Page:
Thanks for the annotations! But one of your pics has gone bad (P 10-11).

  70. Jon Says:

    I agree with taters.

    Many of the shots of CW in #1 were just embarrassing. Sexy and sexualized are two different things entirely.

    Batwoman (the new one) is a great feminist hero, by contrast.

  71. amypoodle Says:

    it’s difficult because i think morrison intended bruce to be just as sexualised and just as much a sex object as catwoman in the hotel room scene and i thought this point was a glaring omission from most reviews at the time, but then, yeah, the book doesn’t balance out.

  72. amypoodle Says:

    and, taters, my point wasn’t whether or not *you’d* enjoy looking at a post/pre-coital bruce wayne in his trunks, flat on his back and pumping iron, only that it’s definitely a sexy and kind of submissive image that *some* people – women and gay men – would definitely enjoy.

  73. amypoodle Says:

    flaws should be pointed out, but so should attempts at inclusivity, i think.

    hmm. i don’t know, there’s other stuff in there too. i’m not sure i think the porno shot of catwoman at the beginning undermines it all either.

  74. Zom Says:

    There’s also the suggestion that they have sex and that’s it, they’re both happy with that. You know, like mature adults with sexy sex drives.

    Women aren’t often allowed to be mature adults with sexy sex drives.

  75. amypoodle Says:

    Yeah, s’what I was thinking. The sense of equality, the lack of ownership, the sexual agency as opposed to insatiability. There were definitely big pluses to the depiction of Catwoman in that book and they were largely overlooked.

  76. It Burns Says:

    Yeah, I’d be interested for Jon to elaborate on how the shots in Inc #1 were sexualized rather than sexy. I agree they are two different things, but just saying that isn’t enough to count as criticism.

    And Taters, although I can appreciate the Ja Rule reference, I think that’s a surface level observation that isn’t accurate at all. Although it may have connoted exploitation for you, it also connotes the sleekness of a cat, the outrageousness of a super-heroine dressed as a cat, not to mention it’s an iconic introduction for a character in the first issue of a new series.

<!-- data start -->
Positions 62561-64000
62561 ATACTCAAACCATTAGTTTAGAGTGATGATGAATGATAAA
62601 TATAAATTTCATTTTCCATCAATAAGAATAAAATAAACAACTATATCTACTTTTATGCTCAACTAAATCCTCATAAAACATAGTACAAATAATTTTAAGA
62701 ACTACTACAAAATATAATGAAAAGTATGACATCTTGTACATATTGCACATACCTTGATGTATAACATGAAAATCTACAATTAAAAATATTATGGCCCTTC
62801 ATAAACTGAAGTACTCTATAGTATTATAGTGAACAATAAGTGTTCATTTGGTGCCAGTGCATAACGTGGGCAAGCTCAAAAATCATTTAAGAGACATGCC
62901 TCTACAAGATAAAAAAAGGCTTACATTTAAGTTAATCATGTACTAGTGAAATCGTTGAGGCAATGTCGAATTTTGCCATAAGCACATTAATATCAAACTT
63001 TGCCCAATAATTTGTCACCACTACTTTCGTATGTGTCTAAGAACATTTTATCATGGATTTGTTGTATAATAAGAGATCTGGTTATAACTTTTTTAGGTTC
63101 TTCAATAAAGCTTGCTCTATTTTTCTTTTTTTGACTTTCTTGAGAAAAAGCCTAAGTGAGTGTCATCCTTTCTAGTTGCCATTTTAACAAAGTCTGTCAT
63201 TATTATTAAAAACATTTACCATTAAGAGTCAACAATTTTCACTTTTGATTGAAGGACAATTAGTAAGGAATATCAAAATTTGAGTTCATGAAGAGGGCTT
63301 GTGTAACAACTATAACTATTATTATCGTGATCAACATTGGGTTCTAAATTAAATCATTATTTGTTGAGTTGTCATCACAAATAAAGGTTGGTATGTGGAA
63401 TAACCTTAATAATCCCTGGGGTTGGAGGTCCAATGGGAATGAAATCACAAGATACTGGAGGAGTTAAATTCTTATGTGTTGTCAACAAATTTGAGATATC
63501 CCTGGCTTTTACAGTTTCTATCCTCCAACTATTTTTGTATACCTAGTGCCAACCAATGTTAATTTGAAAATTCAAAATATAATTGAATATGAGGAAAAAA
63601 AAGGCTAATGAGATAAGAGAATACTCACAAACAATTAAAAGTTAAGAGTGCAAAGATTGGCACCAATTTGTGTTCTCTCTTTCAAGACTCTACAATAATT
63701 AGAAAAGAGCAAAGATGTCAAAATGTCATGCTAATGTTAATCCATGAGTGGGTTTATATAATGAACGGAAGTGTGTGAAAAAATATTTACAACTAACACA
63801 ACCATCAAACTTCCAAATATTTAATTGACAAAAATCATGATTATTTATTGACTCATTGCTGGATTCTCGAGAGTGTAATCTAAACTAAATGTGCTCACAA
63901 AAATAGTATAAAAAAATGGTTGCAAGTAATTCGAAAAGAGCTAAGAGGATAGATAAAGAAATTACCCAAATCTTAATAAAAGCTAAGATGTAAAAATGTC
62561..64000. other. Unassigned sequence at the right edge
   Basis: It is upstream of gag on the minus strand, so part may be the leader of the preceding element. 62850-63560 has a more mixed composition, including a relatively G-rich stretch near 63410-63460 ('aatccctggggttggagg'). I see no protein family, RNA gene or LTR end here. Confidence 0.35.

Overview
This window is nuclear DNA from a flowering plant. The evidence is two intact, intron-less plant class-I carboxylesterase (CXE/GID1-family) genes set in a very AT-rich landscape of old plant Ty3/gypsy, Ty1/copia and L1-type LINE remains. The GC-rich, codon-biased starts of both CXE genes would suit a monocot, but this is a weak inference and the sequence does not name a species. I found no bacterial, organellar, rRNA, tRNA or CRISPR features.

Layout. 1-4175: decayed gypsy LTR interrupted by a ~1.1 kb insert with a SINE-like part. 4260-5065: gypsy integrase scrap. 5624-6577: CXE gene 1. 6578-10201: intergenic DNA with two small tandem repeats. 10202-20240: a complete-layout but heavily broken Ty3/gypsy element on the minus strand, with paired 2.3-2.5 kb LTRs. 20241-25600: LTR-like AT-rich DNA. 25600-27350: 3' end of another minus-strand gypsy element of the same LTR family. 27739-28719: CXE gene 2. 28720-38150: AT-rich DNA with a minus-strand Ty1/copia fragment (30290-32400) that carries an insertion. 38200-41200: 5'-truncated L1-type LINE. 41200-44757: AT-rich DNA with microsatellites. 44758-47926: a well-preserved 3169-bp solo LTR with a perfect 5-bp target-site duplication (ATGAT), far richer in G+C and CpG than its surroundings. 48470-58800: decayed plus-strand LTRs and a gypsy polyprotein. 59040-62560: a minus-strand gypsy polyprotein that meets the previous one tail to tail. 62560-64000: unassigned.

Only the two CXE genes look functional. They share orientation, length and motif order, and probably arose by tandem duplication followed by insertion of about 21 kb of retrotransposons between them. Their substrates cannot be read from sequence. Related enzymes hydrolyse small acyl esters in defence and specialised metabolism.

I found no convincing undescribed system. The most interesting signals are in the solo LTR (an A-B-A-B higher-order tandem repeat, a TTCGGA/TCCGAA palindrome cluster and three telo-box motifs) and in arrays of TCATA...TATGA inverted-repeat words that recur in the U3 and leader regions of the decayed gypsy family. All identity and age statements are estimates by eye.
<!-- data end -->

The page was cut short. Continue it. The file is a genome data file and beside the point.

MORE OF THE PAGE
I think comments like the above tend to deny these characters their legitimate sexyness. Catwoman is a sexy character. It’s a part of her character in a way that separates her from other buxom heroines who are sexualized for no logical reason in a story. Black Canary’s ass popping out of her pants in the foreground of an action sequence is an example of sexualization. It isn’t sexy because it’s obvious the artist or writer just wanted a shot of her ass. But Catwoman doing what she does and looking good doing it … it’s natural.

  77. rev'D Says:

    It Burns:

    The argument of “sex” v. sexy likely isn’t helped by the fact that Yanick drew ‘Harem Nights’, which is about as unsexy a Hughes impersonation as you can get. (He was younger then, but still.)

  78. Zom Says:

    And a different comic book…

  79. taters Says:

    It Burns – I fundamentally disagree that it’s all to the good. Catwoman’s MMRRRRRP kittysex cries are part of her character, but they’re part of the reason I dislike her character. She’s the most celebrated sexual harrasser in all of comics.

    I’m also not a big fan of how Bruce lays around and she drives all the sex. I don’t think it should go all the other way by any means, but I do get tired of how he’s the deserving recipient of all pleasure, passively inciting her with lash-lowered eyes to come over and ride the big batpole. It’s just not enjoyable for me, on a personal level. It’s one of the most unpleasant relationships in all of comics for me, to be frank, outside of the ones which are just straight up abusive, because it’s so often a massive male fantasy I’d expect from Brubaker, etc., and doesn’t offer me much myself.

    Sure, shirtless Bruce is nice, but honestly until he’s got a visible erection in his tights, there’s nothing like equality in the gaze serviced. She presents herself for sex, he’s just present for sex.

    I feel quite bad saying these things, because I genuinely like Paquette, but this was clearly just not a book I could enjoy. At least, not this arc. I don’t feel like I can argue my point here with much confidence, though, because I actually set the book aside until #4.

  80. It Burns Says:

    Actually I don’t think we disagree that much. I in no way think you HAVE to like Catwoman or this comic book, I was just responding to the whole “sexualized” comment (which you didn’t make) because I thought it was a bit silly. We both seem to agree that her depiction in issue #1 was natural, I just happen to enjoy the character and you don’t. No harm done.

  81. amypoodle Says:

    I don’t know much about brubaker’s catwoman book, but i’ve read selina’s big score and crooked little town and i don’t remember selina being bruce’s sex toy. in fact all i do remember of their relationship in those books is them chasing each other across the rooftops, which was kind of sweet really. i’m not saying the relationship wasn’t as you say though, taters, so if my selina-fu is weak here that’s fair enough.

    i guess where i currently stand on this is that, of all the dcu women, selina’s character has been built up the most and that, for me at least, this complicates readings of one dimensional voraciousness. this isn’t to say a writer can’t deploy her badly or frame her in a sexist way, but like burns i find it difficult to view her inbuilt sexuality as a problem so long its not shown to be all she is. and i suppose i don’t feel selina is reduced in this way in batman inc 1 and 2. she’s isn’t bruce’s pet cat, basically. her wit, cohones, sheer fighting ability, self-centredness and elusivity make her next to impossible to own and she’s definitely not in japan purely to service bat-cock.